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‘A lot of progress in Baha Mar talks’

Baha Mar receivers are expected to make an announcement “very shortly” on a new buyer and when construction will resume on the project that came to a halt when its developer Sarkis Izmirlian filed for Chapter 11 bankruptcy protection in the U.S. one year ago, according to joint provisional liquidator for Baha Mar Edmund Rahming of KRyS Global.

“The joint receiver managers are currently in renegotiations with the bank [and] the contractor, China Construction America (CCA), and China State Construction Engineering Corporation (CSCEC) is also in negotiations with the bank as it relates to a completion contract at this time,” Rahming told reporters outside the Supreme Court.

“… There has been a lot of progress and I think very shortly you will be hearing from the receiver managers as to the progress that has been made in the negotiations with the bank as well as the negotiations between CCA and the bank.”

Pressed on that foreshadowed announcement, Rahming said, “In terms of who the buyer is and in terms of the completion of the project from a construction standpoint, you will be hearing about that from the receiver managers.”

Rahming spoke to reporters after Justice Ian Winder ruled that Granite Ventures, one of Izmirlian’s companies, which applied for a committee to be appointed to take over a $192 million claim the developer filed against CSCEC in the United Kingdom last October, did not have “standing” to move for the application.

Through Granite, Izmirlian sought to provide $80 million in debtor-in-possession financing for Baha Mar to stave off its collapse last year.

It is one of many of Baha Mar’s unsecured creditors.

None of the creditors have been paid, according to Rahming.

In response to the ruling, the developer said in a statement it is “disgraceful” that unsecured creditors have been shoe-horned into the winding up/liquidation legal process here in The Bahamas in which their interests have been marginalized.”

Izmirlian filed for Chapter 11 protection in Delaware on June 29, 2015.

The government made a counter move in Bahamian courts.

All of the Chapter 11 cases have since been dismissed.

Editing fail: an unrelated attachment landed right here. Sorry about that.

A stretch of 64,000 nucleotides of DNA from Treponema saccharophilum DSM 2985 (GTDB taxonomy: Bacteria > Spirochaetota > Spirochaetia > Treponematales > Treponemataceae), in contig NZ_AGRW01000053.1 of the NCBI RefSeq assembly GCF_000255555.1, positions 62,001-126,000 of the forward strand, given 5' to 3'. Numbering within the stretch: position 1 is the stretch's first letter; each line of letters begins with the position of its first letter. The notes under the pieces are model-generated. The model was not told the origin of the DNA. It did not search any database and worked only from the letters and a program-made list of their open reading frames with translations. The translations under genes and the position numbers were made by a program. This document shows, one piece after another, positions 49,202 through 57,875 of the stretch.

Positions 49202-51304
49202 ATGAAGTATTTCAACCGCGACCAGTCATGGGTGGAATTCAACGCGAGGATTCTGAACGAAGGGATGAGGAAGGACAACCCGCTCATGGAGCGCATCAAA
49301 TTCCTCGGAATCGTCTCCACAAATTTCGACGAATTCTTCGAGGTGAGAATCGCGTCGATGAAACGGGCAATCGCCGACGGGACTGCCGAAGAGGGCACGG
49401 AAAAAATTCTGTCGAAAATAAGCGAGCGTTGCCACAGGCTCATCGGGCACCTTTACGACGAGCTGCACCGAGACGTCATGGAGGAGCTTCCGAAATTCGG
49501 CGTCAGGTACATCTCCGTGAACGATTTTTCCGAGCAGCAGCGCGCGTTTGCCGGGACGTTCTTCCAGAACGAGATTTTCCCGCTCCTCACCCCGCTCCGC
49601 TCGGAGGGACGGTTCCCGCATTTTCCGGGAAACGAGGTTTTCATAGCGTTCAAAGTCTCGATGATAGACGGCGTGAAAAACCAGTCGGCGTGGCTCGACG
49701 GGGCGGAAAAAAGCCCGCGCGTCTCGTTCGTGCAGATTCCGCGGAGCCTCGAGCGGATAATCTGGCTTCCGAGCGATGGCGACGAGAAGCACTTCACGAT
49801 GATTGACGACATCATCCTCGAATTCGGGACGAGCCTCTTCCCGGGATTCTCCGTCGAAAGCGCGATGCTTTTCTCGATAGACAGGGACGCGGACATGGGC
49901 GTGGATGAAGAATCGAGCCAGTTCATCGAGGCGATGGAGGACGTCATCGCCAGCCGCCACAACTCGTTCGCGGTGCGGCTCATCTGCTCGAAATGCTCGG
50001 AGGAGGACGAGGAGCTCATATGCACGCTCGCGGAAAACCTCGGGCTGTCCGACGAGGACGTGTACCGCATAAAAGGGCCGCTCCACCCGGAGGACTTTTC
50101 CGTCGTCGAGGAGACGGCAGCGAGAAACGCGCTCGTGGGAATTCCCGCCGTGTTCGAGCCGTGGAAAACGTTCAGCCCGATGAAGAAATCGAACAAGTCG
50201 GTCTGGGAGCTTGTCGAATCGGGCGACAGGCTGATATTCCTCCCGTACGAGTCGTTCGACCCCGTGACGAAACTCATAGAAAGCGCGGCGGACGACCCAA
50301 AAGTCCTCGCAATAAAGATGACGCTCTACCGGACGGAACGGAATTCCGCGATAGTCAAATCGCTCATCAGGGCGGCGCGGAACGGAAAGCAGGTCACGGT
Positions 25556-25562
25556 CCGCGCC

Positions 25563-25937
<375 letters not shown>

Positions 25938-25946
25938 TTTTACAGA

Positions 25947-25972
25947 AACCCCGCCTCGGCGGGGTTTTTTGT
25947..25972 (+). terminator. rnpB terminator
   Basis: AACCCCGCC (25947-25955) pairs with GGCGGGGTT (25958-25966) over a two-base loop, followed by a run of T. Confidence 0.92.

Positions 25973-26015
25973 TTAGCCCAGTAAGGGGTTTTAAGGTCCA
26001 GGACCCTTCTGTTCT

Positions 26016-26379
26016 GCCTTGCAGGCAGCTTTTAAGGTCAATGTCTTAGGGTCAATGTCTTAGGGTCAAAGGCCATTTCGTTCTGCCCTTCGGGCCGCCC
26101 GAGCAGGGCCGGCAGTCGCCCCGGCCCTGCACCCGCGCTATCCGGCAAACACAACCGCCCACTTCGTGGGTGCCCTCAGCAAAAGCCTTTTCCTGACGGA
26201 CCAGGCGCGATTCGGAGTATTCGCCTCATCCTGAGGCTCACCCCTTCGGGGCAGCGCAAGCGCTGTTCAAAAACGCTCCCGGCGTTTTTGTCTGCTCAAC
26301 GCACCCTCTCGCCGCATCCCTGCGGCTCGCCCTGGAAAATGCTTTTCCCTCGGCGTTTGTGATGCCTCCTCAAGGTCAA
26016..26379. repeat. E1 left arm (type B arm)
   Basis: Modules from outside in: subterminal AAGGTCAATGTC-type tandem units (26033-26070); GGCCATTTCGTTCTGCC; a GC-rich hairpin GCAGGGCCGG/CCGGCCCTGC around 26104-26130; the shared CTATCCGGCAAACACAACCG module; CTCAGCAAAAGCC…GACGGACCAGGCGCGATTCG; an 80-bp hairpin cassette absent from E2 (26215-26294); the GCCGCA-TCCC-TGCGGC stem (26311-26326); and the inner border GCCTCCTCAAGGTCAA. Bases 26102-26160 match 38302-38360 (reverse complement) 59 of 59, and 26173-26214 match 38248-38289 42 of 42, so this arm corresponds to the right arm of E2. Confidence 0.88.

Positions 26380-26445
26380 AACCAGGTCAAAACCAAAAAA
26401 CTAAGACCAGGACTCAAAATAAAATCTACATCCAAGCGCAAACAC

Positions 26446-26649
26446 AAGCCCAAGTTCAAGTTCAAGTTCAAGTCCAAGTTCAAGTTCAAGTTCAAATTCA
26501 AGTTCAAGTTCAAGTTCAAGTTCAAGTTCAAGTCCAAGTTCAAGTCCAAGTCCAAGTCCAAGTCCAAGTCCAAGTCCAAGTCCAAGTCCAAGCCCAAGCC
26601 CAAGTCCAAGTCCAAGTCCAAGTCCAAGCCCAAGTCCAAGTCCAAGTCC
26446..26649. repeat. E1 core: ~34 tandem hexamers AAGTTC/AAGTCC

Baha Mar was put into provisional liquidation at the instigation of the government in September 2015.

Subsequently, the Export-Import Bank of China (CEXIM Bank), the project’s lender, moved to put the development into receivership in October.

Last month, Prime Minister Perry Christie announced in Parliament that a “framework agreement” was made between CEXIM Bank and CSCEC to remobilize and complete Baha Mar.

On Tuesday, Christie said the government spoke with the Chinese stakeholders over the weekend and the receiver managers are in “final negotiations” and he was waiting for them to make an announcement.

Asked what that agreement entails, Rahming said, “We weren’t involved in those negotiations.

“That was something between the government of The Bahamas and the bank and the construction company and the attorneys [who] were involved.

“So, it’s not something I can speak to.”

Christie has insisted that he did all that he could to facilitate the involvement of Izmirlian and the project being completed.

To this end, Christie tabled summaries of legal advice from the government’s U.S. and UK attorneys regarding the Chapter 11 proceedings.

Both were dated June 20, 2016.

The law firms concluded that it was “unrealistic” that the bankruptcy proceedings would put Baha Mar on firm financial footing and result in construction being completed.

But the developer called this astounding and said more than a year later, the government has sought to justify its “sabotaging” of the Chapter 11 proceedings with legal arguments that were flawed on many accounts.


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